5. Relive your holiday through video footage. But like the old school ways of sending off our rolls of film to receive our photos, this is not footage captured on a video camera that you wait till you get back home to connect up to the TV and watch. This video can be filmed on your smartphone, uploaded to social media or You Tube if you wish for a wider audience to see. Also with apps such as iMovie, your week away can be transformed into a movie you can show the grandchildren one day.
Women’s clothes are generally less comfortable than men’s clothes, it’s not a secret. But just how much pain do women have to go through and what effects does tight clothing have on our bodies? These questions are easily answered – without any words, but through photographs by Justin Bartels.
In a series of black and white photographs showing women’s bodies who had just taken off tight clothing, such as skinny jeans, push up bras, or lace up heels, Bartels gives us an impression of the impact fashion can have on our bodies. Deep marks are left by every seam, lace, or button; one woman’s bare feet even look as if she is still wearing her lace up heels, the dents are that deep.
Bartels had the idea for the photo series after dating different women who all had one thing in common: Tight and uncomfortable outfits. By showing the marks, which are almost wounds, Bartels wants us women to question why we choose style over comfort. The answer would most likely include society’s unrealistic beauty standards and expectations.
Seeing those pictures as a woman, what is shown seems familiar as most of us have worn tight jeans before or heels that leave not only marks, but blisters and cuts on our feet. What seems normal to us, really should make us think: Why do we choose skinny jeans over loose pants and high heels over medium heels? Are we trying to please others? Is it masochism? And most of all: Is it worth it?
Image via refinery29.com
When was the last time you took time out for yourself? Well according to a new survey conducted by Officeworks, it wasn’t recently. Through their survey, the giant office supply store discovered that 95 per cent of us are at our happiest when we are participating in an activity that we love, however only 20 per cent are making the time to engage in these pursuits and activities.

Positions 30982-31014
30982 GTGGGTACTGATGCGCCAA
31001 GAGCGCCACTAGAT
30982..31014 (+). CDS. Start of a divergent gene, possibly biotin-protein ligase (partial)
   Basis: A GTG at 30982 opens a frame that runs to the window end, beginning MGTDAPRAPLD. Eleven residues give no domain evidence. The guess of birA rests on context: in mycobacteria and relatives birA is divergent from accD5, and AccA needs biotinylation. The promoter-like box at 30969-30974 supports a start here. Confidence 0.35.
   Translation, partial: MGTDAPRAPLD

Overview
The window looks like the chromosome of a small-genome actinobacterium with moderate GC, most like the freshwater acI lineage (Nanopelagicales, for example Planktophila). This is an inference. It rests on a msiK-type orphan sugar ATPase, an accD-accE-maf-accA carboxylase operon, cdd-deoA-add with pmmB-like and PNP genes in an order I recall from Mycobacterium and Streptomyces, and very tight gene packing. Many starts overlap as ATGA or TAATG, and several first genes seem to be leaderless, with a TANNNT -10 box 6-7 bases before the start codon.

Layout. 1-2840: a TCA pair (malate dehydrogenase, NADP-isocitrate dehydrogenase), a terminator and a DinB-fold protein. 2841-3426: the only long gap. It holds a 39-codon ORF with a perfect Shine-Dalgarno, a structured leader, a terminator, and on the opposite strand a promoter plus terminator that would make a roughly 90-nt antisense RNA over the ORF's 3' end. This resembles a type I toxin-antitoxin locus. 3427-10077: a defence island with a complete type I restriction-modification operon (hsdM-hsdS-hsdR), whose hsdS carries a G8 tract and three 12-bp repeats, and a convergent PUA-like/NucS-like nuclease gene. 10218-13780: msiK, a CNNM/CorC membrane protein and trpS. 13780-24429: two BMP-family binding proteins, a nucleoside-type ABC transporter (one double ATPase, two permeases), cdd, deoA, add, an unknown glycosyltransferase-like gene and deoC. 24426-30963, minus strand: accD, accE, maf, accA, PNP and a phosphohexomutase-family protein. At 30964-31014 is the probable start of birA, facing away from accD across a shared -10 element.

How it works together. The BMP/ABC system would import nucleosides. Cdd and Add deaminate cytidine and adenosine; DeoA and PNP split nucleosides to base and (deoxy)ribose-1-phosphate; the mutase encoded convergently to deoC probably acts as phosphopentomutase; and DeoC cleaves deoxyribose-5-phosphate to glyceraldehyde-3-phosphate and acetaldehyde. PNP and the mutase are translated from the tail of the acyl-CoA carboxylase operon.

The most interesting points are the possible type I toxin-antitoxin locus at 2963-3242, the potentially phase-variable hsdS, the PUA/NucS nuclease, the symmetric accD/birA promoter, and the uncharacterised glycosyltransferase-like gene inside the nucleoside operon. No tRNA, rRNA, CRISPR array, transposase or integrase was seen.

As the Easter break fast approaches, why not schedule some time to re-discover or discover your passion. Whether your interests be creative, energetic, free, or costly, there is no doubt that your mood and mentality will reap the benefits. Dr Paula Watkins from the Happiness Institute shared her top 5 activities that will certainly keep you busy and entertained over the holidays, and the best part is that all these are kid friendly – so no excuses!
- Getting Outdoors
When was the last time you spent some quality time outside? And no, walking to work from the bus stop doesn’t count! This Easter why not get outdoors and enjoy discovering parts of your city or region that you didn’t know before.
It may be a lazy afternoon spent reading a book under a tree, some time in the park with you’re your family, or if you’re looking for something more physical, why not try a long walk or bike ride through local National Parks and reserves? A little Vitamin D never hurt anybody and according to Watkins, increasing the amount of exercise you do “stimulates dopamine and other happy hormones.” Like they say, the best things in life are free!
- Art and Design
Remember how much you loved art at school? Well why not pick it up again this Easter break as a hobby and introduce it to the whole family. Painting and drawing is a great way to relax and is extremely therapeutic. “The precision required, paired with quality family time, will leave you feeling connected to your mind, body and soul” says Watkins. Painting and decorating your very own Easter eggs is a great way to celebrate the holiday.
Photography is an art and can be the perfect way to document special moments as well as gain a new perspective on familiar landscapes. Yet taking photographs doesn’t have to be a solo hobby and can be a fun way to get everyone involved, particularly over Easter when a lot of extended family spends time together.
Get creative with how you take your annual family photo – create a photo booth with props and a theme. Alternatively, for those who are passionate about photography, allow time to produce a photo-shoot with friends and family. As Dr Watkins highlights: “Special moments like these with loved ones will leave you feeling connected and content.”
Sick of hearing the top 40 on repeat every time your turn on the radio? Are you still listening to that same old album you purchased 2 years ago? Those who are passionate about their music know that there are hundreds of artists across all genres that are amazingly talented and produce music that does more to the soul than any medicine could do. According to Watkins, “listening to music stimulates the brain, boosts mood and serves as an emotional and stress release.” All that from just listening to music – we should do it more often!